Safeguarding children Dec 2019

Digital guidance for safeguarding young people and children

SAFEGUARDING young people and children applies as much online as it does face-to-face.

SAFEGUARDING young people and children applies as much online as it does face-to-face in today’s world.

Part of the role of The FA as the game’s governing body is to offer guidance. The FA are constantly looking to provide a supportive framework around everyone who participates in football, whatever their role.

This guidance role clearly extends to the use of digital platforms in a football context. Such platforms include websites, email, mobile messaging and use of social media sites such as Facebook, YouTube, Instagram and Twitter.

Of course, these technologies have huge benefits. For example, it’s so much easier nowadays for a team or club to let its players know the times of training sessions, meet-ups and match venues. However, The FA recognises that digital platforms can be misused, with increased risks to children and young people.

Football takes these risks extremely seriously. It’s with this in mind that a series of guidance notes have been developed, all listed below.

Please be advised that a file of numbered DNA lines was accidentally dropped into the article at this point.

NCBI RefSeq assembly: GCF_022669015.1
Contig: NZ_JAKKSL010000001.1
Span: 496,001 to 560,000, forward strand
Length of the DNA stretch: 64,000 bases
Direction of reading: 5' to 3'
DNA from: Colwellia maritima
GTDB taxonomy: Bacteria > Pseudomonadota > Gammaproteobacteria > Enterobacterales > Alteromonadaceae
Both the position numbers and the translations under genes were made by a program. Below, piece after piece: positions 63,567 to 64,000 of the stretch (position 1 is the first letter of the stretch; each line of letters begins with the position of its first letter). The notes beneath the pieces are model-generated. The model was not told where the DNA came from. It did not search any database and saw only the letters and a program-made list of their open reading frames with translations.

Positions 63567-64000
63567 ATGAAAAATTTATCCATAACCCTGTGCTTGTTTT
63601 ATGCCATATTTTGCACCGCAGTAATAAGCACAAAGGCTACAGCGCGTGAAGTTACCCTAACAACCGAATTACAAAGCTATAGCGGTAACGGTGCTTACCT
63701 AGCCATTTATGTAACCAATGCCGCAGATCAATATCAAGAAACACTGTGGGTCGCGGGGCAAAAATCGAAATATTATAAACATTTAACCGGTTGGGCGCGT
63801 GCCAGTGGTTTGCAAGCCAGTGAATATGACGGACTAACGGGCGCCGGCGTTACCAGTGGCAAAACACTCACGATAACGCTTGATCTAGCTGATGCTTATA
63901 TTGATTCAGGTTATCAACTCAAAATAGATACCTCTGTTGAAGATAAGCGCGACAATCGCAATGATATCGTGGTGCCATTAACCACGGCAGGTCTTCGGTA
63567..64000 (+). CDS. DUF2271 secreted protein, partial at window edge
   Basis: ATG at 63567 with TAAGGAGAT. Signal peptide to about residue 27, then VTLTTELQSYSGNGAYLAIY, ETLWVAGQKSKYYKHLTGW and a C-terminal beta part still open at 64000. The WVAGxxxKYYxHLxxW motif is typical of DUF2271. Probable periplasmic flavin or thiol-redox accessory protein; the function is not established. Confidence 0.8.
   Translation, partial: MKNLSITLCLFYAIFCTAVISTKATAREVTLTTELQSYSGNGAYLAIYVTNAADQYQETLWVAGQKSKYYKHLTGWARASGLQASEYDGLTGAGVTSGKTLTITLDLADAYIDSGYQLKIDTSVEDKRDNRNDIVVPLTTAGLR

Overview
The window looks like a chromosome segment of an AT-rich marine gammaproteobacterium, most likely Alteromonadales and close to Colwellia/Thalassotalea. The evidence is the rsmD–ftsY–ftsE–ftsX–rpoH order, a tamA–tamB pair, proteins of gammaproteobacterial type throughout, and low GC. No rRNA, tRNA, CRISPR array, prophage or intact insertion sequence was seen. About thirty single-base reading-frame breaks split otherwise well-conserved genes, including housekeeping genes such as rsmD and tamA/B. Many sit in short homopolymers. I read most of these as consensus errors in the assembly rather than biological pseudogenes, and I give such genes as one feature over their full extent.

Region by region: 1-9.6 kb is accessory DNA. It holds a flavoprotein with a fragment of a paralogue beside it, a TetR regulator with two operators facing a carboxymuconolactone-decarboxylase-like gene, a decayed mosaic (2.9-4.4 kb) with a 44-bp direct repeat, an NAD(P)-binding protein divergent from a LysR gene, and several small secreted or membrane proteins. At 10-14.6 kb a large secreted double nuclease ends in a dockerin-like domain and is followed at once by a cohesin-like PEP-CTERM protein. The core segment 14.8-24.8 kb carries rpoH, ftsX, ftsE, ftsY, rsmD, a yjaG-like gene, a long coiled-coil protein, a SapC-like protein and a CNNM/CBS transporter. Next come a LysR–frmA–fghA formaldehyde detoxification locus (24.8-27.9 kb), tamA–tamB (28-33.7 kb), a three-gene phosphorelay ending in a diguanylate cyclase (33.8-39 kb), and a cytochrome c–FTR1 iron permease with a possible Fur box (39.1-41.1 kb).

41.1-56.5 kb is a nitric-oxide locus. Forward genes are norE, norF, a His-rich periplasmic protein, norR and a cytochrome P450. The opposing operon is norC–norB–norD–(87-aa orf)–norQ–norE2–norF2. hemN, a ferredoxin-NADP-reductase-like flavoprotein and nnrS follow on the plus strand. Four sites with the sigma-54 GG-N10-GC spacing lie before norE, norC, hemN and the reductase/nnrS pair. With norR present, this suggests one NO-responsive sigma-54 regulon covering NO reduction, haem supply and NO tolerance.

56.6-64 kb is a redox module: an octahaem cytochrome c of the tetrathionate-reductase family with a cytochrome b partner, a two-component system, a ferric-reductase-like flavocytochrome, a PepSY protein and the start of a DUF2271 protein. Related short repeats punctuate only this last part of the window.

It’s essential that everyone involved in football makes informed decisions about how they use the internet, social media, mobile phone and email communications – particularly when children and young people are involved.

All participants are required to act in the sport’s best interests at all times and they should be aware that their postings on networking sites are likely to be subject to public and media scrutiny.

The FA recognises the use of such websites can be positive, but they ask that caution is exercised with the content of postings.

 All comments on these networking sites may be considered public, and anything deemed improper which brings the game into disrepute could lead to disciplinary action.

It is the responsibility of everyone in football to reduce and eradicate threatening, abusive, indecent or insulting behaviour, and the interactive environment is no different.

Comments about match officials which imply bias and/or attack officials’ integrity in an overly personal nature are considered improper, as are remarks which include a reference to a person’s ethnic origin, colour, race, nationality, faith, gender, sexual orientation or disability would be considered an aggravating factor, and could attract a higher disciplinary sanction.

Darryn Marsh, Suffolk FA Football Services Manager & Designated Safeguarding Officer, said: “Every person involved in the game has the right to feel safe and free from abuse online.

“Social Media can be very positive for the game and we have seen many great examples of how this has increased fan bases and the enjoyment of the playing experience but it is vital that social media is used responsibility by all to ensure it is an enjoyable experience.

“I would highlight the importance of reporting inappropriate behaviour either direct to ourselves at Suffolk FA or via your Club Welfare Officer.”

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